Not defined, may vary

Only a few constraints, flexible process Enterprise maturity for Support and maintenance teams working on product teams, continuous or especially project product manufacturing which is longer than a

Any size

Slightly constrained process Startups, fast-pace projects, continuous product manufacturing

Continuous improvement Meetings Roles Team members

year Sprint retrospective Sprint planning, daily scrum, retrospective Product owner, Scrum master, team Cross-functional team members

New items in iteration

The size that can be completed in sprint Forbidden


Owned by a team

Task size

Optional Can be avoided

Short Kaizen event as an option Short Kaizen event

Team and other work specific roles Cross-functional team members, specialization is allowed Any size

Team and other work specific roles Specialization or preference to tasks

Allowed whenever queue allows it Supports multiple teams ownership

Allowed whenever queue allows it Supports multiple teams ownership

Any size

Scrum Scrum is the most restrictive method of scrum, kanban and scrumban. Scrum is a constrained process where tasks are assigned to each team member (all tasks might be bounded by deadlines), while Kanban and Scrumban uses pull technique. Scrum works well for large projects, because work is organized in sprints (usually 1-4 weeks) which are planned by all scrum team members. After one sprint ends, new sprint is planned, therefore the board is reset for each sprint. Unlike the other two methodologies Scrum has predefined roles like Scrum master, product owner and developer team. Scrum teams are cross-functional and tracks their workflow using burndown charts and have daily meetings where each member defines the current situation of his work. Larger enterprises, with larger projects usually use scrum to achieve effectiveness in a working process.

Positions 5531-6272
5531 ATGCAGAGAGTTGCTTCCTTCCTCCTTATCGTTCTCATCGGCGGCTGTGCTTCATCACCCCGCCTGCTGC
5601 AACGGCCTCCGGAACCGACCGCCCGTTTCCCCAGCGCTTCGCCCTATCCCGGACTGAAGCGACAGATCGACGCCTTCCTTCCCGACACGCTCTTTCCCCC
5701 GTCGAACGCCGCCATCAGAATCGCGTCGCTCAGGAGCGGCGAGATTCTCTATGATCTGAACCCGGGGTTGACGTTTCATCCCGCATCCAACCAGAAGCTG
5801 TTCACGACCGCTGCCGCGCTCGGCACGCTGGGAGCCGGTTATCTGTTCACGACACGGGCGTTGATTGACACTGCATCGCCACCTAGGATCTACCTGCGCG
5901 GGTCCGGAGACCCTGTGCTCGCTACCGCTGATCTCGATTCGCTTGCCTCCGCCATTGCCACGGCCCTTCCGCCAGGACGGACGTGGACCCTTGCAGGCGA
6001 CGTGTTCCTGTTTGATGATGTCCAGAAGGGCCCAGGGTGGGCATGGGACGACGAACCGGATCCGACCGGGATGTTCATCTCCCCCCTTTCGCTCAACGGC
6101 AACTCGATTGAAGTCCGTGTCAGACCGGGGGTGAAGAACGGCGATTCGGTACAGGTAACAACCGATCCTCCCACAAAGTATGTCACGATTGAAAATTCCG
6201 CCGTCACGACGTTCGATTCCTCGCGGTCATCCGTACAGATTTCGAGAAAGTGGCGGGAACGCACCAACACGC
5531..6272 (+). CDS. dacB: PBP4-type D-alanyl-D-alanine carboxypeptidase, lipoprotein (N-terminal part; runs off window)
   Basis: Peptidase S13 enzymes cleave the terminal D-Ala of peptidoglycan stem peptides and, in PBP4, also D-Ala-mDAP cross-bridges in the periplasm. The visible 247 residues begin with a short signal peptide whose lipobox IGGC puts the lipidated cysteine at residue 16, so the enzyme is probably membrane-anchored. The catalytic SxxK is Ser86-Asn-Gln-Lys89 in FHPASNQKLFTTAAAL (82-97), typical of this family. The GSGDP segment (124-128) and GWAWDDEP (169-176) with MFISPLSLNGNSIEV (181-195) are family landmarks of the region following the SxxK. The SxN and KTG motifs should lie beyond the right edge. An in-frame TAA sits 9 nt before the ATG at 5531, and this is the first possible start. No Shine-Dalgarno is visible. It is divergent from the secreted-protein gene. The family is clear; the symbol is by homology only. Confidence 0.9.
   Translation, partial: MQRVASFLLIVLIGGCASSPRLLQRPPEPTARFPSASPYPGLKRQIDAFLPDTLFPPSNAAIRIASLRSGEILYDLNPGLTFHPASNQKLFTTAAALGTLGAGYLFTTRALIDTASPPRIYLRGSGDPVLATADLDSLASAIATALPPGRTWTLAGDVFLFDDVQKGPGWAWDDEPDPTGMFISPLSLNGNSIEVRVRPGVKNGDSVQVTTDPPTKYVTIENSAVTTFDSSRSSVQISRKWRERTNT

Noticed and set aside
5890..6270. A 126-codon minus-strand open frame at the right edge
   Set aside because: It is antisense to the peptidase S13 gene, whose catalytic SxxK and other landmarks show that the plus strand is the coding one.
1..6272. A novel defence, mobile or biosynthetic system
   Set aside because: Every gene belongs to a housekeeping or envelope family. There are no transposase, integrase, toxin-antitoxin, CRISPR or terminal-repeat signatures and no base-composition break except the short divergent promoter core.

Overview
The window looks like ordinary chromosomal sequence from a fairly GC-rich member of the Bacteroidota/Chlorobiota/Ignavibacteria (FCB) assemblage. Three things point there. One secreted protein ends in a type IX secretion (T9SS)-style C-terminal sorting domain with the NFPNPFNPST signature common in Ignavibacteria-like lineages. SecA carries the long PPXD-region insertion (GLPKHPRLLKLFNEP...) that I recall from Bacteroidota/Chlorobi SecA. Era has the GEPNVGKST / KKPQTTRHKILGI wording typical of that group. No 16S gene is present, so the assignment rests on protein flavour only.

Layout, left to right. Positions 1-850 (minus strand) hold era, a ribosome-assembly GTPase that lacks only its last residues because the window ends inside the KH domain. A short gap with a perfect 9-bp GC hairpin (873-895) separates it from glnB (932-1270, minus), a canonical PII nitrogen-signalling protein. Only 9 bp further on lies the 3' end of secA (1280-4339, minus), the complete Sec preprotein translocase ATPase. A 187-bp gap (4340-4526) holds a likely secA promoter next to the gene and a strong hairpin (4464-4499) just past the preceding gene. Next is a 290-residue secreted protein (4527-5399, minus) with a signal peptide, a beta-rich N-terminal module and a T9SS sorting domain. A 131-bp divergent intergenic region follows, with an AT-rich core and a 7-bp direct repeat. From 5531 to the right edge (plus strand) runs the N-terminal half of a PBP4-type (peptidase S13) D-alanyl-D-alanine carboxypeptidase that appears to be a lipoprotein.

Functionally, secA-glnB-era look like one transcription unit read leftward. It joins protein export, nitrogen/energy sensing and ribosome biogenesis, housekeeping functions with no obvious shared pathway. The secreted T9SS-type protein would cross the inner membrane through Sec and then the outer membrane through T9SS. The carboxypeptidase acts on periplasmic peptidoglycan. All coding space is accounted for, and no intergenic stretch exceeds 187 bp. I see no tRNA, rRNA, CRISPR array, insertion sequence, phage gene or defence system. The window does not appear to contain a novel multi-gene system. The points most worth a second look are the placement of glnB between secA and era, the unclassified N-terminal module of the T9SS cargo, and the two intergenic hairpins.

Kanban Kanban is focused on continuous delivery of completed work or part of work. One of the most recognizable features of Kanban is WIP limits, which is used to reduce the amount of tasks that can be worked on at one time. As the work is continuous, the board stays persistent, only the tasks change. Workflow happens through a pull principle, where tasks are assigned after they went to the backlog or backlog priorities sections. New items can be added to the backlog whenever WIP limits allow it. Just like in Scrum, team members are working individually and may swarm a task if there is a need for it, however Kanban doesn’t need daily meeting. There are no roles for team members, but they can choose specialization. Kanban uses cumulative flow diagrams, lead and cycle times to measure performance and the planning is done after each release/iteration or by planning on demand principle. Kanban doesn’t impose strict constraints, process is more flexible. Therefore it fits best for support, maintenance teams or continuous product manufacturing.

Scrumban Scrumban uses mixed techniques of both methodologies. It combines basic features of Scrum and flexibility of Kanban. Scrumban has a slightly constrained process where prioritization is optional, but it is recommended during each planning and planning is done by Kaizen events. Scrumban uses planning on demand principle to fill the backlog and tasks are assigned only by the pull system like in Kanban. Also, just like in Kanban, the board stays persistent, while only the tasks and their priorities change. In Scrumban the work is usually focused more on planning than releasing, while in Scrum planning is done after each sprint, Scrumbans planning is done only on demand. This method is mostly used for fast-paced process like startups or projects which require continuous product manufacturing, where the environment is dynamic.

Final Word Taking everything into account, scrum, kanban and scrumban methods are quite distinct, as there are quite a few of them, one should understand the basic principles of all of them in order to find the best solution for their own specific needs. Agile methodologies will always benefit companies when they are applied in the right way. The most important thing is to choose a technique which fits your needs and requirements. These practices won’t solve all of your problems, but definitely will make your working process more effective and productive.